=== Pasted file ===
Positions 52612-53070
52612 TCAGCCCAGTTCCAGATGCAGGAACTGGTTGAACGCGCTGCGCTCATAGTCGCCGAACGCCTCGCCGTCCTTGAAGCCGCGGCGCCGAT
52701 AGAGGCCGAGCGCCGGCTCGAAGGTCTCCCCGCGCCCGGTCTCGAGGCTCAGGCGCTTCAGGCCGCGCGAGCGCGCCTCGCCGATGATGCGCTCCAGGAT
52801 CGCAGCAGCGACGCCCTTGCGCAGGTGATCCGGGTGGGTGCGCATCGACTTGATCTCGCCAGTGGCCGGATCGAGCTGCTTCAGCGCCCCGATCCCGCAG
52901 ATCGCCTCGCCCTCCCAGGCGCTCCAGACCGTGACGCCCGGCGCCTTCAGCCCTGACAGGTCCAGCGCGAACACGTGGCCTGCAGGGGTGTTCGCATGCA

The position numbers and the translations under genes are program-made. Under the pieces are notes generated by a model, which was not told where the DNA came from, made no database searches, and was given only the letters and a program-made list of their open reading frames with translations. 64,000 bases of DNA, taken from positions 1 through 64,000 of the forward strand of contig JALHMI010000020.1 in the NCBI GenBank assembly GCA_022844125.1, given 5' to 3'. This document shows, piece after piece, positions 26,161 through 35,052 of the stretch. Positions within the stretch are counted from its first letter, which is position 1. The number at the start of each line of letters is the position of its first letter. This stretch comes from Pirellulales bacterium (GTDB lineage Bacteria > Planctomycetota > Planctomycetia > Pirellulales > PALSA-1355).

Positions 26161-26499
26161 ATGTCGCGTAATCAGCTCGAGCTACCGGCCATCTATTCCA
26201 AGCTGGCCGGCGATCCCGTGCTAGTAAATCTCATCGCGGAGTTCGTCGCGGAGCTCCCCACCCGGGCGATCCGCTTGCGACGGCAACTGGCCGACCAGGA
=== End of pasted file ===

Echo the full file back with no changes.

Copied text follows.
Positions 52612-53070
52612 TCAGCCCAGTTCCAGATGCAGGAACTGGTTGAACGCGCTGCGCTCATAGTCGCCGAACGCCTCGCCGTCCTTGAAGCCGCGGCGCCGAT
52701 AGAGGCCGAGCGCCGGCTCGAAGGTCTCCCCGCGCCCGGTCTCGAGGCTCAGGCGCTTCAGGCCGCGCGAGCGCGCCTCGCCGATGATGCGCTCCAGGAT
52801 CGCAGCAGCGACGCCCTTGCGCAGGTGATCCGGGTGGGTGCGCATCGACTTGATCTCGCCAGTGGCCGGATCGAGCTGCTTCAGCGCCCCGATCCCGCAG
52901 ATCGCCTCGCCCTCCCAGGCGCTCCAGACCGTGACGCCCGGCGCCTTCAGCCCTGACAGGTCCAGCGCGAACACGTGGCCTGCAGGGGTGTTCGCATGCA

The position numbers and the translations under genes are program-made. Under the pieces are notes generated by a model, which was not told where the DNA came from, made no database searches, and was given only the letters and a program-made list of their open reading frames with translations. 64,000 bases of DNA, taken from positions 1 through 64,000 of the forward strand of contig JALHMI010000020.1 in the NCBI GenBank assembly GCA_022844125.1, given 5' to 3'. This document shows, piece after piece, positions 26,161 through 35,052 of the stretch. Positions within the stretch are counted from its first letter, which is position 1. The number at the start of each line of letters is the position of its first letter. This stretch comes from Pirellulales bacterium (GTDB lineage Bacteria > Planctomycetota > Planctomycetia > Pirellulales > PALSA-1355).

Positions 26161-26499
26161 ATGTCGCGTAATCAGCTCGAGCTACCGGCCATCTATTCCA
26201 AGCTGGCCGGCGATCCCGTGCTAGTAAATCTCATCGCGGAGTTCGTCGCGGAGCTCCCCACCCGGGCGATCCGCTTGCGACGGCAACTGGCCGACCAGGA